May 11, 2013



If there was a way to turn its premise into a TV series worth watching, TOUCH didn’t find it.  The show tried very different approaches in its two seasons, but FOX’s cancellation notice this week closed the door on any further tries.

In its first season, Touch was built around the feel-good idea that when near-silent, seemingly autustic Jake Bohm (David Mazouz) would communicate a cryptic number to his father, ex-journalist Martin (Kiefer Sutherland), the number would miraculously connect to people all over the world, reuniting families, solving crimes and otherwise changing their lives.  It was sort of original (although The Machine on Person of Interest does pretty well with cryptic numbers too), but ponderous and silly.  Over the course of the season, the menacing Aster Corps, with its suspicious interest in Jake, was introduced, and so was a religious angle, as Jake came to the attention of Hasidic scholar Avram (Bodhi Elfman), who identified Jake as one of the 36 “righteous ones,” who have the power to save the world.  Eventually, Martin became aware of another similarly gifted child named Amelia (Saxon Sharbino), who was missing.

It’s still not clear just why Touch was renewed for a second season, since its ratings were somewhere between disappointing and awful in Season 1, but when the show returned, it had obviously received the message that its tone needed to change.  Touch 2.0 was darker and more conventional.  The multicultural magic of the numbers was gone, and instead, while Martin and Jake helped Amelia’s mother Lucy (Maria Bello), try to find her daughter (the action was also based in Los Angeles rather than New York this time around), a maniac ex-priest (Said Taghmaoui) was ritually slaughtering The 36.  Aster became the usual bloodthirsty multi-national corporate villain on Jake’s trail, putting The 36 into comas to pull the paranormal numbers out of their unconscious minds, so it could create an algorithm capable of predicting the future with 100% accuracy, thus enabling Aster to–you guessed it–control the world.

Although Touch wasn’t officially canceled until this week, the writing was on the wall as soon as it made its season debut to even more dismal ratings than last year’s, and series creator Tim Kring’s script for the last episode (directed by Nelson McCormick), while keeping the door open for potential further adventures, operated as a series finale, routing Aster with finality.  (The crazy ex-priest had died some time ago.)  It also offered a fair account of why the show had never worked.  Sutherland couldn’t stop playing a slightly downscale Jack Bauer, constantly screaming at people and beating information out of them, and the show had unwisely killed off its only effective human element, Maria Bello, midway through the season.  The plotting was sloppy and–even by TV genre standards–unconvincing.  In the finale, Avram spent almost the entire episode sitting like a scolded schoolboy in a Rebbe’s study (Ron Rifkin, schlepped in for no apparent reason), while Jake and Amelia were pursued and tortured, and Martin, despite being known as Aster’s deadly enemy throughout the entire season, was able to stroll onto their boat where the kids were being held captive.  Another villain turned out conveniently to have been wearing a wire during all his conversations with Aster, providing evidence of every bad thing the company had ever done.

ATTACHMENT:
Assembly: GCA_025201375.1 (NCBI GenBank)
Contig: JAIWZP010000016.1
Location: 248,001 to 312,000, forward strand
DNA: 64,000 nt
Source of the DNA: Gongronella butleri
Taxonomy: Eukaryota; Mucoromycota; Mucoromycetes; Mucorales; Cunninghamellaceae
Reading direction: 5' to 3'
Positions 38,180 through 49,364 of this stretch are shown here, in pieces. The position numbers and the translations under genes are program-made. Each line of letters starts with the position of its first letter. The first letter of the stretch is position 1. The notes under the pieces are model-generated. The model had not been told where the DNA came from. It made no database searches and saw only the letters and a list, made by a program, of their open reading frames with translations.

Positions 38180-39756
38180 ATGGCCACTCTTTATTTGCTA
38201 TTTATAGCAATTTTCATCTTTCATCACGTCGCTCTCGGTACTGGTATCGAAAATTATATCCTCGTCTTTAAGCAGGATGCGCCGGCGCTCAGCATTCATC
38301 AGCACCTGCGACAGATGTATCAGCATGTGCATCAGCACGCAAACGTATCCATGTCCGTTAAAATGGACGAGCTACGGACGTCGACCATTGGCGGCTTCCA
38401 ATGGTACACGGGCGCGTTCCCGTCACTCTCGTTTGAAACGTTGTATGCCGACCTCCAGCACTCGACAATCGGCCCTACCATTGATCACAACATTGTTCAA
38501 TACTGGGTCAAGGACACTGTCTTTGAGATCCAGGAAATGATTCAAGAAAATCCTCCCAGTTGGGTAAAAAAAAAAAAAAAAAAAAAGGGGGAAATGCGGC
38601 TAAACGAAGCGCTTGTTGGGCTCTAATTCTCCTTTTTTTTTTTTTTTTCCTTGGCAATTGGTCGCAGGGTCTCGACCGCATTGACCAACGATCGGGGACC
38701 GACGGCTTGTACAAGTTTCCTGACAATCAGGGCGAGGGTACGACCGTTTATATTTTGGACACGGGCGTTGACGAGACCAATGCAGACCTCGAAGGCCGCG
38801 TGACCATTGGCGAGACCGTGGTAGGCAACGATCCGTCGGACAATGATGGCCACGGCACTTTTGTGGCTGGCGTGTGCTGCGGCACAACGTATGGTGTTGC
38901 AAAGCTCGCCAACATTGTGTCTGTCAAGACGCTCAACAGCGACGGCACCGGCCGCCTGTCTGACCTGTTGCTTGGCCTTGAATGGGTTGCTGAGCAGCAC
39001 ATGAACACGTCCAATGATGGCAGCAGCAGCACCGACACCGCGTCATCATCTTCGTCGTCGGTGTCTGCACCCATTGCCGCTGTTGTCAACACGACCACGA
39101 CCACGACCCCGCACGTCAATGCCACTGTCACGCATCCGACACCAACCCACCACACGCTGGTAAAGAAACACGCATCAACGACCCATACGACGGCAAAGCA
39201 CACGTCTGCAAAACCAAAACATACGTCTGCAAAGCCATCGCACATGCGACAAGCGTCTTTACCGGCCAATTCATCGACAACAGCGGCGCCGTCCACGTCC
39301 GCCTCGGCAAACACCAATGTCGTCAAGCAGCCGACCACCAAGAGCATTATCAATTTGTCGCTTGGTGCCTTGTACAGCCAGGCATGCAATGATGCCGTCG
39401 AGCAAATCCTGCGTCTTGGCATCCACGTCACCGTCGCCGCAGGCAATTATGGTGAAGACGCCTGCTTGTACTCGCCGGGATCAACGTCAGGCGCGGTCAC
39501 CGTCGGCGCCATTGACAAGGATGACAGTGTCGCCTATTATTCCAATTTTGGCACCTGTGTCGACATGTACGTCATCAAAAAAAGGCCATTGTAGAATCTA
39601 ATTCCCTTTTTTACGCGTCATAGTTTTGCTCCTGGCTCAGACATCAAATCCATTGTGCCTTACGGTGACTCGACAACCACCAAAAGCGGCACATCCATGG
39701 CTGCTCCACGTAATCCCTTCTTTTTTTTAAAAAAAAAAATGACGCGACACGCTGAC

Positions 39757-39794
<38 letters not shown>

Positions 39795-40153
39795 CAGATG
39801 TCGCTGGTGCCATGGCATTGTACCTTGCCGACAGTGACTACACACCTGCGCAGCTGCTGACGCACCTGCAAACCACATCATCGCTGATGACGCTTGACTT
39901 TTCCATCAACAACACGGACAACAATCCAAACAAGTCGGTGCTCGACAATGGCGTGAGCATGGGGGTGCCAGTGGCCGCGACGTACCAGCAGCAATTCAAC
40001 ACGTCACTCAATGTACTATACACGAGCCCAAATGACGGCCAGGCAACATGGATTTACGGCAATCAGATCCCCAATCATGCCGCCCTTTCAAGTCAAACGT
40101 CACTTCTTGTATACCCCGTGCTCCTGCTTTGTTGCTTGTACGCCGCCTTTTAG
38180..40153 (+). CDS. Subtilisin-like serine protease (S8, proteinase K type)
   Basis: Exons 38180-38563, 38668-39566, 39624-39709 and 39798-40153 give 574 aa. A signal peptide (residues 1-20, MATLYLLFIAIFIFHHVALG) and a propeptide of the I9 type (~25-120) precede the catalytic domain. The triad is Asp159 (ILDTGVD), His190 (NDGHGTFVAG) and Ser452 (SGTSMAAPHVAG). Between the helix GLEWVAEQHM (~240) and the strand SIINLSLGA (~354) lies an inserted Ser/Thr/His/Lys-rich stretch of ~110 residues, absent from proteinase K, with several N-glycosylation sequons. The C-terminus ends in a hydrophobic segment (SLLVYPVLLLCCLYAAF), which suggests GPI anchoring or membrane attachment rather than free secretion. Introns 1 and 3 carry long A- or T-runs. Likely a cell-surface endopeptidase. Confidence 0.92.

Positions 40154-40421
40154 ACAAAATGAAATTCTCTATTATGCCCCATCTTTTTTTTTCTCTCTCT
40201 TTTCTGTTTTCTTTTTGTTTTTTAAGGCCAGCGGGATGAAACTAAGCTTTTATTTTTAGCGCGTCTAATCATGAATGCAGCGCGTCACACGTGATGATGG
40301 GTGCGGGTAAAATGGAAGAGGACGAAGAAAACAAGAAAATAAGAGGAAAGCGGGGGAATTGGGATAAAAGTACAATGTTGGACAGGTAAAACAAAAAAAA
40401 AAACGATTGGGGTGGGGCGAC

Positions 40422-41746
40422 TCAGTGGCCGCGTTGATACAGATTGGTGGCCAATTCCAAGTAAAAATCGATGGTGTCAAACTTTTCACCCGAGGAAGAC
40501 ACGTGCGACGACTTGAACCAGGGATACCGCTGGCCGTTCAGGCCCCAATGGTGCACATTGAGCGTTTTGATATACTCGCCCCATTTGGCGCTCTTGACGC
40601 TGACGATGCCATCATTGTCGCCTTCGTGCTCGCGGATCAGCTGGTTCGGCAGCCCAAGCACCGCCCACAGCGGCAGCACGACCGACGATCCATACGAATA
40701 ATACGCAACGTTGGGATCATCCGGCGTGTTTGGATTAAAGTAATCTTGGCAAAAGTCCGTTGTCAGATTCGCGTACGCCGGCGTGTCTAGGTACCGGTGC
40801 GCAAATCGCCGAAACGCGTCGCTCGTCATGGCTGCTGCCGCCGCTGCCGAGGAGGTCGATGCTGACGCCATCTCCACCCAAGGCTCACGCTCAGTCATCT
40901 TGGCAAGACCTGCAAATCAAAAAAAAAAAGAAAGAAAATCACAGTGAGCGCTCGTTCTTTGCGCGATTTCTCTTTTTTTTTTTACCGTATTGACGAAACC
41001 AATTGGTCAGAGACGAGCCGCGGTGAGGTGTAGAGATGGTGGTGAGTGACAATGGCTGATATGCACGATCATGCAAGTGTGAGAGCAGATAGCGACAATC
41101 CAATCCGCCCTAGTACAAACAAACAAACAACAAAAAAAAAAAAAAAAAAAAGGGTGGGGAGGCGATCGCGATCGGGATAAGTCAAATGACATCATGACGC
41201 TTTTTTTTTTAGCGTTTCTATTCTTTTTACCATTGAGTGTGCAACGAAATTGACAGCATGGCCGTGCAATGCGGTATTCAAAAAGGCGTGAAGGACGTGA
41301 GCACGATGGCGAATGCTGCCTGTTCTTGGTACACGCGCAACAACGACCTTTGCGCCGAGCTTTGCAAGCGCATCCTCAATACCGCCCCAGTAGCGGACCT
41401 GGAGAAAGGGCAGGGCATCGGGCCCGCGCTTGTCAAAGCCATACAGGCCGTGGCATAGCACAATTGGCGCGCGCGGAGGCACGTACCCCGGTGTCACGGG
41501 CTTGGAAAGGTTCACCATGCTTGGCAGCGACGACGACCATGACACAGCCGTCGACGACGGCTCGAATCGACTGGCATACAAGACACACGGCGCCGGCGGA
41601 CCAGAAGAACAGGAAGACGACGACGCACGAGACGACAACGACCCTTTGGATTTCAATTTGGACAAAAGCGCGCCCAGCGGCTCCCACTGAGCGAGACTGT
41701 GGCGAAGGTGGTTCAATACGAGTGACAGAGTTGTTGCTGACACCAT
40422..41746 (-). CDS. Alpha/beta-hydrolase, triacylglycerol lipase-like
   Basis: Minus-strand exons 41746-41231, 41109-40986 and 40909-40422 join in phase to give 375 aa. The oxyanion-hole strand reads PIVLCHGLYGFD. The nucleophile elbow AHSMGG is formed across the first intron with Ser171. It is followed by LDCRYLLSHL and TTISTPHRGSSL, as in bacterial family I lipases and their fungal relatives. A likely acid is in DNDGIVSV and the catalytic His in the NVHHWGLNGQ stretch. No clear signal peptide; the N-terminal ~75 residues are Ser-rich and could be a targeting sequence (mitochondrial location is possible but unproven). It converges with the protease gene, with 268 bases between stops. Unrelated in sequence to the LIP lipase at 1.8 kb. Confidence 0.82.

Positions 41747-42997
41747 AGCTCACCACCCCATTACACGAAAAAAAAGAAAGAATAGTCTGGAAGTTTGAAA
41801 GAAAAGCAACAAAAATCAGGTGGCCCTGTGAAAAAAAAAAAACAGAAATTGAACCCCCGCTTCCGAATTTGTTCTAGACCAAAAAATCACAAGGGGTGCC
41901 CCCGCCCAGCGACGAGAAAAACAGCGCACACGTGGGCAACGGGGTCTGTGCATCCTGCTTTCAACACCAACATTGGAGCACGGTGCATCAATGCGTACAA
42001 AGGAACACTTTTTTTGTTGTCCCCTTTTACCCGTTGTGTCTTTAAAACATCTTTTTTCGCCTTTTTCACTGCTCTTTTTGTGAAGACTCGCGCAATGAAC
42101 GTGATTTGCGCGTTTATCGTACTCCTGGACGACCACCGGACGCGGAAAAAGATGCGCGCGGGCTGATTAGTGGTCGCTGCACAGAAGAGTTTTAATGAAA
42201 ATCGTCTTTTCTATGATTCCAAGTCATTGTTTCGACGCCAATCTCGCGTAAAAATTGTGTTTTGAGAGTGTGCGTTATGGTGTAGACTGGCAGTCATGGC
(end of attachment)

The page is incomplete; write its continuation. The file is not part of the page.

Not many people will miss Touch, one of the more maladroit network series of recent years.  It gets some points for trying to be a bit offbeat, especially in Season 1, but in the end that’s about all that can be said for it.


About the Author

Mitch Salem
MITCH SALEM has worked on the business side of the entertainment industry for 20 years, as a senior business affairs executive and attorney for such companies as NBC, ABC, USA, Syfy, Bravo, and BermanBraun Productions, and before that, at the NY law firm of Weil, Gotshal & Manges. During all that, he has more or less constantly been going to the movies and watching TV, and writing about both since the 1980s. His film reviews also currently appear on and In addition, he is co-writer of an episode of the television series "Felicity."